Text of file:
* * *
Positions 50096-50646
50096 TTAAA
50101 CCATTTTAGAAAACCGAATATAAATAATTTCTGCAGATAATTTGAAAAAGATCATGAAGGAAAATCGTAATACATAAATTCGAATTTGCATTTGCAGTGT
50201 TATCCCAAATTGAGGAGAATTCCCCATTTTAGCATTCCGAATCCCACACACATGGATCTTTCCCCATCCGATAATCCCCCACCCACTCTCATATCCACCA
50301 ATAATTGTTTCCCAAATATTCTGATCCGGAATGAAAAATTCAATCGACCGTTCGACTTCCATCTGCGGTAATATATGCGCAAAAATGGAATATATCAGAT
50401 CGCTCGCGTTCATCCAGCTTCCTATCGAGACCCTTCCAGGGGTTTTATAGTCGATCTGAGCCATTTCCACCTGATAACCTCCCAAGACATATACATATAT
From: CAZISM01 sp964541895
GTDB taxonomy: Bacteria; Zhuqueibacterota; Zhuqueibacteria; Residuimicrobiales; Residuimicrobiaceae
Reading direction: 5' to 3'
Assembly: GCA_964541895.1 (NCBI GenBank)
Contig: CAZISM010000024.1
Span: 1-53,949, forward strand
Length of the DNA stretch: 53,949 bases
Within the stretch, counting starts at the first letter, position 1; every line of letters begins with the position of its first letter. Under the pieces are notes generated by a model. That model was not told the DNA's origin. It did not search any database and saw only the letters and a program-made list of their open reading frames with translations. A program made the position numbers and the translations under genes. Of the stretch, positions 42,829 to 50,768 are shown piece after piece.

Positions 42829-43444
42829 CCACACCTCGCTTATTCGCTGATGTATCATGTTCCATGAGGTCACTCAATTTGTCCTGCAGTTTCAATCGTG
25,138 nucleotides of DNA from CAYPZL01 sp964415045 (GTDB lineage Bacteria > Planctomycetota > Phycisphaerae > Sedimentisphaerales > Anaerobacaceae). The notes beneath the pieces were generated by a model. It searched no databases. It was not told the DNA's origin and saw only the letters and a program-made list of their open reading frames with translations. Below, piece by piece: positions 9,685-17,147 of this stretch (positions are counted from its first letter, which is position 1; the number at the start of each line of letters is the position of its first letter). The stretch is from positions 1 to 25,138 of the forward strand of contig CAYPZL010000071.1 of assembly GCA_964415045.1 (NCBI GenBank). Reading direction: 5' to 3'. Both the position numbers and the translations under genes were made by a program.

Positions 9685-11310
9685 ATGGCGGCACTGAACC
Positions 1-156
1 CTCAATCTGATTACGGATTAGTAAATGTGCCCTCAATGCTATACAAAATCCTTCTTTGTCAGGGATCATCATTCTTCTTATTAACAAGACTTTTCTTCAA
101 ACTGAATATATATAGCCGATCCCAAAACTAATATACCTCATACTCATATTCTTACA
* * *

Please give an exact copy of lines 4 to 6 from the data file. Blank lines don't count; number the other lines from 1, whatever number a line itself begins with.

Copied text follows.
50201 TATCCCAAATTGAGGAGAATTCCCCATTTTAGCATTCCGAATCCCACACACATGGATCTTTCCCCATCCGATAATCCCCCACCCACTCTCATATCCACCA
50301 ATAATTGTTTCCCAAATATTCTGATCCGGAATGAAAAATTCAATCGACCGTTCGACTTCCATCTGCGGTAATATATGCGCAAAAATGGAATATATCAGAT
50401 CGCTCGCGTTCATCCAGCTTCCTATCGAGACCCTTCCAGGGGTTTTATAGTCGATCTGAGCCATTTCCACCTGATAACCTCCCAAGACATATACATATAT